The Infrared Spectrograph (IRS) is one of three science instruments on the Spitzer Space Telescope. The IRS comprises four separate spectrograph modules covering the wavelength range from 5.3 to 38 μm with spectral resolutions, R~90 and 650, and it was optimized to take full advantage of the very low background in the space environment. The IRS is performing at or better than the pre-launch predictions. An autonomous target acquisition capability enables the IRS to locate the mid-infrared centroid of a source, providing the information so that the spacecraft can accurately offset that centroid to a selected slit. This feature is particularly useful when taking spectra of sources with poorly known coordinates. An automated data reduction pipeline has been developed at the Spitzer Science Center.
The Spitzer Space Telescope (formally known as SIRTF) was successfully launched on August 25, 2003, and has completed its initial in-orbit checkout and science validation and calibration period. The measured performance of the observatory has met or exceeded all of its high-level requirements, it entered normal operations in January 2004, and is returning high-quality science data. A superfluid-helium cooled 85 cm diameter telescope provides extremely low infrared backgrounds and feeds three science instruments covering wavelengths ranging from 3.6 to 160 microns. The telescope optical quality is excellent, providing diffraction-limited performance down to wavelengths below 6.5 microns. Based on the first helium mass and boil-off rate measurements, a cryogenic lifetime in excess of 5 years is expected. This presentation will provide a summary of the overall performance of the observatory, with an emphasis on those performance parameters that have the greatest impact on its ultimate science return.
The availability of both large aperture telescopes and large
format near-infrared (NIR) detectors are making wide-field NIR
imaging a reality. We describe the Wide-field Infrared Camera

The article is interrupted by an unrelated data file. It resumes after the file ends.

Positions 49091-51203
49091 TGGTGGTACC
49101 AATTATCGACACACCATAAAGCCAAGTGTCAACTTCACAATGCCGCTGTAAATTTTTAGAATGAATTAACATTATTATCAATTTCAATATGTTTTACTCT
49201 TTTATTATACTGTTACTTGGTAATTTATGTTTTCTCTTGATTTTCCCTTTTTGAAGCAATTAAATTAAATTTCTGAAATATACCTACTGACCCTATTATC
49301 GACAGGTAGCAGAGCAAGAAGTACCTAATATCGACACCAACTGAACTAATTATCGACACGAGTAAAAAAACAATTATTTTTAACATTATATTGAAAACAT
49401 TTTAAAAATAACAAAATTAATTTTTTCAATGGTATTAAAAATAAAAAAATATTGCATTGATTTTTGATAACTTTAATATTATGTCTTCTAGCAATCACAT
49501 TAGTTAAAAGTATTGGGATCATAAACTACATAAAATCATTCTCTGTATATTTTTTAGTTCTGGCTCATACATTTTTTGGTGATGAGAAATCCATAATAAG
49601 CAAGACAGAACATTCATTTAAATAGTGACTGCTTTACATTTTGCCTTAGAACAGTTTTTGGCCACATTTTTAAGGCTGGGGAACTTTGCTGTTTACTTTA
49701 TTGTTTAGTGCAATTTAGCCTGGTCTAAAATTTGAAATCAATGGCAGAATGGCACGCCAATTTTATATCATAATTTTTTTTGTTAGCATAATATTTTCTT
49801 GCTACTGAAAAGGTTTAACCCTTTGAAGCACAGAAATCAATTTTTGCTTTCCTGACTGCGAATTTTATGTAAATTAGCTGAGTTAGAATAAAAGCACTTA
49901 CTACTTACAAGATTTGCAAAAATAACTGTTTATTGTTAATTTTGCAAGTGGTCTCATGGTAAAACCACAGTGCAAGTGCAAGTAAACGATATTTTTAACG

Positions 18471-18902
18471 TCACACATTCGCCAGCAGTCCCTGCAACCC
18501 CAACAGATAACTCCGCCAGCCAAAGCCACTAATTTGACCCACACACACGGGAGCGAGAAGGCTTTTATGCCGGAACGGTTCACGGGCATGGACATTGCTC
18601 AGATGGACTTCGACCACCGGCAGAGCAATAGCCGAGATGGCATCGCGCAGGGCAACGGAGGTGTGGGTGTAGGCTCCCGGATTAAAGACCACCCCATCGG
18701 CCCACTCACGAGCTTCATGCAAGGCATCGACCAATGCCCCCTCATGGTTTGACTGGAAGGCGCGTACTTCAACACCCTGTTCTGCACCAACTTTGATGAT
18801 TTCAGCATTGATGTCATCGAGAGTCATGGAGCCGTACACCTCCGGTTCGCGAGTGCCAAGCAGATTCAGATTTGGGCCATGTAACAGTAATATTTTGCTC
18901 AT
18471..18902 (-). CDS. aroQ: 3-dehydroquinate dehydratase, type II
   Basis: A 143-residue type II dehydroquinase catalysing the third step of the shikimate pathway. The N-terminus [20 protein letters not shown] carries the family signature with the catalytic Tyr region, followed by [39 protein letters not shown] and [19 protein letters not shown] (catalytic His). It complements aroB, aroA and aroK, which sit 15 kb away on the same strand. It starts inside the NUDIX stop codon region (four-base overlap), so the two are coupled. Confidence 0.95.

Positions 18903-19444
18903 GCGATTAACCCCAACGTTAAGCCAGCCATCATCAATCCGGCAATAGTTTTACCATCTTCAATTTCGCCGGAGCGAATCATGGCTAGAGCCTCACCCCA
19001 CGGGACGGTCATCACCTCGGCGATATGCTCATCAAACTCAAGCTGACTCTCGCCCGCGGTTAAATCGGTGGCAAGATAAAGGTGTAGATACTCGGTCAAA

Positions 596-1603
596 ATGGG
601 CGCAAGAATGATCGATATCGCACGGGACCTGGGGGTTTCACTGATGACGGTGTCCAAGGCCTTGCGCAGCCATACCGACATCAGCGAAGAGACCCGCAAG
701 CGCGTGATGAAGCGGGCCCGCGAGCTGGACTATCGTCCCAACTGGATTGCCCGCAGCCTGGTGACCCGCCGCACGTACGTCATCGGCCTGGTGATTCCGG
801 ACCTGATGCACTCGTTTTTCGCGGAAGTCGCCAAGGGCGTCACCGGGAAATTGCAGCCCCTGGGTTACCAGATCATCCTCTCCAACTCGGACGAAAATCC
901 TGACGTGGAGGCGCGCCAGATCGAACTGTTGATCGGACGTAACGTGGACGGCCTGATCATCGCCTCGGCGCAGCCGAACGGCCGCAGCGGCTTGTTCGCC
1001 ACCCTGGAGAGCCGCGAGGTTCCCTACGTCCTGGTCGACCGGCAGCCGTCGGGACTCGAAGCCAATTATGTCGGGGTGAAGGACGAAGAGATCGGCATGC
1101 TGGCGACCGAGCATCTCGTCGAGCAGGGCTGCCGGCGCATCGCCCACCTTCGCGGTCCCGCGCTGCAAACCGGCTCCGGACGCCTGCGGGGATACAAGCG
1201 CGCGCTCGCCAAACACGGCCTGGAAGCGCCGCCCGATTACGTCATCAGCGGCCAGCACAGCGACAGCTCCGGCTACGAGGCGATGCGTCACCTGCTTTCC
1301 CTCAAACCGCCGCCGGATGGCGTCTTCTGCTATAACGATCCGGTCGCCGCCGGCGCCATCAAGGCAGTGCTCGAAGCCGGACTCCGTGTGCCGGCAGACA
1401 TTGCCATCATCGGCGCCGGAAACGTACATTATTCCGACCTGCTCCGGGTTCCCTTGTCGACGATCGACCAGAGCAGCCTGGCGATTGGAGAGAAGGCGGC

(WIRC), a newly commissioned instrument that provides the Palomar
200-inch telescope with such an imaging capability. WIRC features
a field-of-view (FOV) of 4.33 arcminutes on a side with its
currently installed 1024-square Rockwell Hawaii-I NIR detector. A
2048-square Rockwell Hawaii-II NIR detector will be installed and
commissioned later this year, in collaboration with Caltech, to
give WIRC an 8.7 arcminute FOV on a side. WIRC mounts at the
telescope's f/3.3 prime focus. The instrument's seeing-limited
optical design, optimized for the JHK atmospheric bands,
includes a 4-element refractive collimator, two 7-position filter
wheels that straddle a Lyot stop, and a 5-element refractive f/3
camera. Typical seeing-limited point spread functions are slightly
oversampled with a 0.25 arcsec per pixel plate scale at the detector. The entire optical train is contained within a cryogenic dewar with a 2.5 day hold-time. Entrance hatches at the top of the dewar allow access to the detector without disruption of the optics and optical alignment. The optical, mechanical, cryogenic, and electronic design of the instrument are described, a commissioning science image and performance analyses are presented.
The Infrared Spectrograph, IRS, for SIRTF is a set of four compact low and medium resolution infrared spectrographs designed to work in the wavelength range from 5.3 - 40 micrometers at resolutions, (lambda) /(Delta) (lambda) from 65 to 600. The design involves all reflecting optics with no moving parts. The basic design philosophy, the fabrication process, the test program, and the real-time pointing capabilities are discussed.
This paper describes the design of the space IR telescope Facility (SIRTF) as the project enters the detailed design phase. SIRTF is the fourth of NASA's Great Observatories, and is scheduled for launch in December 2001. SIRTF provides background limited imaging and spectroscopy covering the spectral range from 3 to 180 micrometers , complementing the capabilities of the other great observatories - the Hubble Space Telescope (HST), the Advanced X-ray Astrophysics Facility, and the Compton Gamma Ray Observatory. SIRTF will be the first mission to combine the high sensitivity achievable forma cryogenic space telescope with the imaging and spectroscopic power of the new generation of IR detector arrays. The scientific capabilities of this combination are so great that SIRTF was designated the highest priority major mission for all of US astronomy in the 1990s.